In 2018, the National Guardian’s Office conducted a review of the handling of speaking up at Derbyshire Community Health Services Foundation Trust after receiving information that the trust might not have responded to one of its workers speaking up in accordance with good practice.
During our review, other individuals came forward to share their experiences of how the trust handled their speaking up cases, which we then also reviewed.
Our review sought to identify learning on how support for speaking up could be improved, as well as to highlight existing good practice.
We found that the trust’s handling of the speaking up cases we reviewed did not always meet with good practice, including long delays in the handling of workers’ issues and a poor understanding on the part of some managers of how they should respond to them. This highlighted the need for dedicated speaking up training across the organisation, to ensure that all staff have the necessary skills and knowledge to speak up well and respond to issues being raised appropriately.
We also found that speaking up policies and procedures needed significant improvement, although the trust was making necessary improvements at the time of our review. The review also identified examples of good speaking up practice at the trust. These included a detailed communications plan to raise speaking up awareness with all workers spread across the wide geographical area covered by the trust.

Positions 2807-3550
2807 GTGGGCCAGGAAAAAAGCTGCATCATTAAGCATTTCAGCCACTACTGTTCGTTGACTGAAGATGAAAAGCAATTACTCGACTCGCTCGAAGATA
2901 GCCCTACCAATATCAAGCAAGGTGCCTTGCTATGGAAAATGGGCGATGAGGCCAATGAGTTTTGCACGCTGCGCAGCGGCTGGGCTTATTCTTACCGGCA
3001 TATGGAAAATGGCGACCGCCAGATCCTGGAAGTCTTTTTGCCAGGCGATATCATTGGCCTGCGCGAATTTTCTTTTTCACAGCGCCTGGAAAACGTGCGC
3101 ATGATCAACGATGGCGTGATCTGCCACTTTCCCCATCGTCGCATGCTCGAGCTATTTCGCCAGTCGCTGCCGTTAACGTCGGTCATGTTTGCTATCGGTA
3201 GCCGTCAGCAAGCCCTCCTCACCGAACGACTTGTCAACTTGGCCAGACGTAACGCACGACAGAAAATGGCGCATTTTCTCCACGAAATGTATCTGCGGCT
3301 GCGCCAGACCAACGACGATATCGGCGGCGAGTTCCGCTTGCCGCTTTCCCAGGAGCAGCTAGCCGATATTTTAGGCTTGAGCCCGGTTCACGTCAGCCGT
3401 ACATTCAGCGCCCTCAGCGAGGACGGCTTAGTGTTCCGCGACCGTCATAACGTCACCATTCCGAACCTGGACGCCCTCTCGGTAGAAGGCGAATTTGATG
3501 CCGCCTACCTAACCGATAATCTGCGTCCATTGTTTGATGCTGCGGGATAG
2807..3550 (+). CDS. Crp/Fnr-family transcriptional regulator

There was also a dedicated speaking up web page for staff on the trust internal communications system that provided workers with information on how to speak up and included positive messages from senior leaders promoting this support, as well as a description from a worker of how this support had helped them.
Trust leaders emphasised to us that they were looking to continuously develop and improve the trust’s speaking up processes and culture, and expressed a desire to learn from our review.
Trust leaders also highlighted that one of the cases we have described in this report began before the Francis Freedom to Speak Up review had published its findings. Since that time, they believe they have moved the trust’s speaking up culture forward, on the basis of the recommendations from the Francis review, as well as from lessons learned from speaking up cases within the trust.
Our review makes 12 recommendations for the trust on how it can improve its support for its workers to speak up. In addition, we also make a recommendation for the Department of Health and Social Care and a recommendation for Capsticks Human Resources Advisory Service.
With each recommendation we have indicated the time frame within which we expect the organisation in question to implement the necessary actions.